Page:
Martin Luther King insisted that all forms of work are God-honoring callings.
Work is taking the raw material of creation and developing it for the sake of others. Musicians take the raw material of sound and bring the meaning of art into our lives. Farmers take the raw material of soil and seed and bring food into our lives.
All sorts of work are forms of serving the others: making their furniture, looking after their children, giving them treatment for their illnesses, teaching them, building their houses… All work is service.
All of us have different talents, aptitudes, abilities. Through work we enrich one another and become more and more interwoven. Farming and business, childcare and law, medicine and music—all these forms of work cultivate, care for, and sustain the world.
But, how can we know what our vocation is? It is not appropriate to try to discern our vocation by starting with the knowledge of our abilities, because gifts often “pop out” and surprise us as we participate in different activities.
But, the more we discover who we are and the more we discover what desire lies deepest in our hearts, the more we will discover what direction we should take in life.
Admiration. Which people do we admire the most? Is it because of who they are or what they stand for or what they do? What is it about them or their vocation that we have been attracted to? What does it stir up in our own heart? Which person, alive now, would we most like to be? Which person, from the past, inspire us most? Why?
Enjoyment. What do we like doing? Not just for leisure or fun – but what kind of work and activities do we enjoy most? Which bring the best out of us and gives us satisfaction at the end of a hard day?
Skills. What are we good at? What are our gifts and skills and aptitudes? Not just our qualifications (although these are often relevant) but our gifts of character and personality too. How could we best use these gifts in a positive way not just for ourselves, but mainly for the others?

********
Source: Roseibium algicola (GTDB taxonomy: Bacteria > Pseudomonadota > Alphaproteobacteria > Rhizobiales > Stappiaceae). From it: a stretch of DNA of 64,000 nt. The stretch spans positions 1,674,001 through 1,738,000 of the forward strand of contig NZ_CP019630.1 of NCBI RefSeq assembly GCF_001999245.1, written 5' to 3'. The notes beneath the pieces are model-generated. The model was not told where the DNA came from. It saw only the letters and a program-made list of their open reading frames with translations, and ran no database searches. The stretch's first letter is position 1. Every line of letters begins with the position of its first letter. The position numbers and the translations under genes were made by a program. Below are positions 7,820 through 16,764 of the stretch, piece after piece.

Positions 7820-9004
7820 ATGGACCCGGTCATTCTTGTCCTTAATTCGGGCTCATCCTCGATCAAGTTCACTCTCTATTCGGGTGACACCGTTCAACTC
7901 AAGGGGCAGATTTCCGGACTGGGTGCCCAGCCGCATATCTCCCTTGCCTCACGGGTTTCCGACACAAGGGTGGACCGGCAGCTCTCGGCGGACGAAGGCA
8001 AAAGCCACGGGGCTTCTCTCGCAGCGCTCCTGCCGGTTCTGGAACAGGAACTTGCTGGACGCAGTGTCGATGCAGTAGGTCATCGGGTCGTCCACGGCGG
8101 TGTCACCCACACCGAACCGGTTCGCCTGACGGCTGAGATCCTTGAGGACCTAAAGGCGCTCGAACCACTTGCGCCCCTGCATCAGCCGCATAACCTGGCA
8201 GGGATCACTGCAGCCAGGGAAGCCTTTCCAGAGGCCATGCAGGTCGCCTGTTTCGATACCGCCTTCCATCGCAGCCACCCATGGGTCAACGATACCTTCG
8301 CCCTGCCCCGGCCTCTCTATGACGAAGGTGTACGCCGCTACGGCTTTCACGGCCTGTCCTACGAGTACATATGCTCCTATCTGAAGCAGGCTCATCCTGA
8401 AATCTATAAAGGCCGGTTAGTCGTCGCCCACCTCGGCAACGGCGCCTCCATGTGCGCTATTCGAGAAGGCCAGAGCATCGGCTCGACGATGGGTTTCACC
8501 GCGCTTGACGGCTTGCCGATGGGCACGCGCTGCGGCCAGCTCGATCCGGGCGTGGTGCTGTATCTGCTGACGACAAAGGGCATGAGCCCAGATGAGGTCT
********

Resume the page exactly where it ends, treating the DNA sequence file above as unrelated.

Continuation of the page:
Value. Of the many projects and careers we are interested in, which of them are really worthwhile? Which allow us to contribute to something that is not just a waste of time? What do we actually believe in and want to promote?
Other people. If people encourage us in a particular decision or way of life, if they ‘believe in us’, this can be a sign that we are going in the right direction. Sometimes other people can see our own potential more clearly than we can ourselves.
In conclusion, we should ask ourselves: How can I best serve the others? What needs do I “vibrate” to? What problems or people’s needs move me? What type of work would I really love to do if I followed my heart, mind and soul? What am I best equipped for?
Then, discerning a vocation would not only provide us with a livelihood but would also help us find meaning and purpose in life, because we are not likely to find or to fulfill our vocation solely by ourselves but in community.
Our life is not a series of random events. Our family background, education, and life experiences—even the most painful ones—all equip us to do some work that no one else can do.
Post a Comment